And I’m not the only one who had this complaint—I’ve read several other reviews from outlets like The Verge and Engadget that both echoed my experience. It’s a real shame.

Of course, it makes sense that they’d be tight. A good seal is needed for ANC, and this is the tradeoff. On the upside, the earpads are thick and soft, as is the headband. So those things help with comfort even if it doesn’t alleviate the discomfort completely.

Sound Quality: Balanced, Not Boomy

I don’t know about you, but when I think of Beats headphones, I think of tons of bass. And while I see the appeal of bass-heavy headphones, I personally prefer audio quality to be more balanced. The good news is that the Solo Pro doesn’t have that all-the-bass-all-the-time sound profile that you may think of when Beats comes to mind—nay, these offer a well-balanced and clear listening experience. In fact, they may lean a bit more towards mids than bass, but overall they sound really good.

But don’t get me wrong here–there’s plenty of bass in these cans. It’s just not overbearing like on past Beats headphones because it’s more balanced with the treble and mids. For example, on The White Buffalo’s Rocky—a hard-rocking acoustic track with plenty of punch, a killer pounding drum beat, and prominent bass line—every instrument is easy to pick out of the mix thanks to the overall clarity in these headphones.

The Beats Solo Pro speaker
Cameron Summerson / Review Geek

On a lighter track, like Jeff Buckley’s version of Hallelujah from his Live at Sin-e album, the crystal clear clean tones of his Fender Telecaster and Fender Vibroverb amp come through with astounding clarity, while the slight reverb on his vocals make it sound as if you’re sitting in the room with him. Ugh, what I would give to go back in time and see this performance in person. Rest in peace, Jeff.

Another track on the playlist I use for testing headphones that really stands out is Widower by Make Them Suffer. This is an incredibly heavy modern metal track with layers ranging from low-tuned guitars to multi-tracked vocals and even piano work and synth thrown in from the group’s keyboardist. In other words, there’s a lot going on in this song. But each instrument (and even each track) stands on its own and is easily separated when listening through the Solo Pro.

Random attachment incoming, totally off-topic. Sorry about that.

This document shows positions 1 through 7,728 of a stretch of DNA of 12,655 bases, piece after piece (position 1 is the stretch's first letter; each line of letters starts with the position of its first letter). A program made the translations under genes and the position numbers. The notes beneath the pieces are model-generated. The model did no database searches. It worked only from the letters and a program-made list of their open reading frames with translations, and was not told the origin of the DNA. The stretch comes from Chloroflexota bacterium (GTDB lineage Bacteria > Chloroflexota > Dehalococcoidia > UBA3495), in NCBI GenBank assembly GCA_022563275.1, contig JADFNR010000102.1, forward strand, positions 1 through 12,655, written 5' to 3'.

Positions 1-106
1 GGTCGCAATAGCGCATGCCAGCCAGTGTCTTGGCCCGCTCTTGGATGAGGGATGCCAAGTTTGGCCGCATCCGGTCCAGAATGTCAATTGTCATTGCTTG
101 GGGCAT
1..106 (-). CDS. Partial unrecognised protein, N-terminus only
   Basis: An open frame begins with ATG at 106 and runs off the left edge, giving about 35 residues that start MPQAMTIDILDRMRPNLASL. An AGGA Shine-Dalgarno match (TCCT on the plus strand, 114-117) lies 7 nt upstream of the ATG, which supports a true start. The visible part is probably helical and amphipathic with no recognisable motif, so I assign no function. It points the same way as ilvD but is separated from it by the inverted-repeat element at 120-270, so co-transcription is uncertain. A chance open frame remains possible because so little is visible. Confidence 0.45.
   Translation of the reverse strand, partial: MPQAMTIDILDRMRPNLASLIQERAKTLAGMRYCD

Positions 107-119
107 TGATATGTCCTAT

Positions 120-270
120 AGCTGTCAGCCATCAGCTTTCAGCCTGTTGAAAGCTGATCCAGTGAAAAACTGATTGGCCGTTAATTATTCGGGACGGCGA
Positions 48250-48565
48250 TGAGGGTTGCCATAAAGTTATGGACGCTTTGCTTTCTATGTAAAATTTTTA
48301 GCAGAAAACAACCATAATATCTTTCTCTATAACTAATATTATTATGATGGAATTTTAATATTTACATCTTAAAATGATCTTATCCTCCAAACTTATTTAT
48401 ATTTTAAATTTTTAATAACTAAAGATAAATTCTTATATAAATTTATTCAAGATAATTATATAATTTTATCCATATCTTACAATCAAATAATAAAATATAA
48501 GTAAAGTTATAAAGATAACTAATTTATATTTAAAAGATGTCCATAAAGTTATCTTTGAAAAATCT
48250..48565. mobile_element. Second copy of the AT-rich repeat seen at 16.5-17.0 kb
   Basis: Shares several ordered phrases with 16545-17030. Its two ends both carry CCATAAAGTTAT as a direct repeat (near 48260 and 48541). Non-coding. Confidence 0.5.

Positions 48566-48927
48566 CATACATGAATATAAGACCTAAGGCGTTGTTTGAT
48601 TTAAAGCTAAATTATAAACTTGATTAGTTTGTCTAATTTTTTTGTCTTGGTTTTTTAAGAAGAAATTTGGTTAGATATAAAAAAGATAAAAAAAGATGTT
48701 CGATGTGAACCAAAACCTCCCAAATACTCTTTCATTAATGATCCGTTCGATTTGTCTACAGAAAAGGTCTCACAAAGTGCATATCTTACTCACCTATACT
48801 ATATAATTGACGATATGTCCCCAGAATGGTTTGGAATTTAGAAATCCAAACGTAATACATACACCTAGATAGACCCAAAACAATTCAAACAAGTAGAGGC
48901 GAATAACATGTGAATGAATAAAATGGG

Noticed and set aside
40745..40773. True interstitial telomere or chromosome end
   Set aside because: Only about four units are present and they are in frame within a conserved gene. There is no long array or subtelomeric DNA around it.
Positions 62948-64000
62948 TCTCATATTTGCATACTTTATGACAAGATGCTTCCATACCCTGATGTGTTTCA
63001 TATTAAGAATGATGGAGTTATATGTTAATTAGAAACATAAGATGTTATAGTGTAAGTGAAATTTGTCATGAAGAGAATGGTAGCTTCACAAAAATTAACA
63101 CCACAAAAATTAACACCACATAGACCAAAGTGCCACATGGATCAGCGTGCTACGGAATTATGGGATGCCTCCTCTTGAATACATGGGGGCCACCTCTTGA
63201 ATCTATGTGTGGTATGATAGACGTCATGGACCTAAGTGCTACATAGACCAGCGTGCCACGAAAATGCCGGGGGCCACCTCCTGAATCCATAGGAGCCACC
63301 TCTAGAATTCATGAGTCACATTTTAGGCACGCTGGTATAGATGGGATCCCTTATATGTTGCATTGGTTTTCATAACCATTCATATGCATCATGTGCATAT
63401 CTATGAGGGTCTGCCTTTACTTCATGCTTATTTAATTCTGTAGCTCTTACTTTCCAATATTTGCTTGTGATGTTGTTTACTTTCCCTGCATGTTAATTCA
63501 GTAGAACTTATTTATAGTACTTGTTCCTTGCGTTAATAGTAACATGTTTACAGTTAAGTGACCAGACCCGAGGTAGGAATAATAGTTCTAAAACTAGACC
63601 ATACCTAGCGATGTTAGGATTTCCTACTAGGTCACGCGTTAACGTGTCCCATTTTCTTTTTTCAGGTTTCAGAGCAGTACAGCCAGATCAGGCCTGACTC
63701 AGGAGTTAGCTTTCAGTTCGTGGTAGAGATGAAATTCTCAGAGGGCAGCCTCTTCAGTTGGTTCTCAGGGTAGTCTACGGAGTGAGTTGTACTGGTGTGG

But what of hip hop or electronic music, which often rely on totally different tonal characteristics than other genres? I usually use Hold On (Shut Up) by Machine Gun Kelly (warning: explicit lyrics) and Bass Head by Bassnectar to test these genres, as these two tracks have tons of textures, heavy bass, and varying styles of vocals. MGK and Young Jeezy’s vocal tracks both stand out from the mix on Hold On, though some of the lower bass frequencies on the track don’t stand out as prominently as I’d like on the Solo Pro. The upper bass frequencies hit harder and stand out from the rest of the bassline, which isn’t necessarily a bad thing—just one worth noting.

The response on Bass Head, on the other hand, is incredible. The bass frequencies used in this track are very well suited to the Solo Pro (and other headphones, for that matter). This makes the entire track sound full and rich, especially in contrast to the higher notes in the song. There are plenty of layers to choose from here, which makes this an especially great track for testing audio balance and the overall tonal qualities of a set of headcans.

Of course, this audio clarity and balance are further emphasized when ANC is activated, as this eliminates distracting background audio and lets you focus on the music. You’ll get a bit of a quality drop with Transparency Mode enabled, but in the situation where you need to hear what’s going on around you, the tradeoff is worth it.

It’s also worth mentioning that there isn’t an app available for the Solo Pro to allow you to fine-tune your audio experience, which is something you can often get with other headsets. So if your preferred music player doesn’t offer an equalizer (and most don’t), then you’re simply left with what you get out of the box. That isn’t necessarily a bad thing, of course, but it’ still worth considering.

I’ve been using the same playlist to test headphones for years, and if you’re interested in learning more about how picked the songs (and build your own headphone-testing playlist!) or see the full playlist, check out this post


The adjustment on the Beats Solo Pro band
That adjustment band is clean. Cameron Summerson / Review Geek

If I had to sum the Solo Pro up in one sentence, I’d say that they’re an on-ear version of the AirPods Pro. They have the same H1 audio chip as AirPods Pro, as well as Active Noise Cancelling and Transparency Mode options. They instantly pair with Apple devices, too (pairing with other devices is the standard affair—put them in pairing mode, choose them from the list on your device, etc. etc.). As I said, if you’re looking for what adds up to an on-ear version of the AirPods Pro, this is as good as it gets—just be aware that they’re a tight fit so you may have to let your ears rest every half hour or so while wearing them.

Rating: 8/10
Price: $275

Here’s What We Like

  • Excellent sound quality
  • Active Noise Canceling and Transparency Mode are great
  • Superb build quality and finish

And What We Don't

  • Very tight and get uncomfortable quickly as a result
  • Lightning connector for charging is just stupid
  • No wired option

Cameron Summerson Cameron Summerson
Cameron Summerson is Review Geek's former Editor in Cheif and first started writing for LifeSavvy Media in 2016. Cam's been covering technology for nearly a decade and has written over 4,000 articles and hundreds of product reviews in that time. He’s been published in print magazines and quoted as a smartphone expert in the New York Times. In 2021, Cam stepped away from Review Geek to join Esper as a managing Editor. Read Full Bio »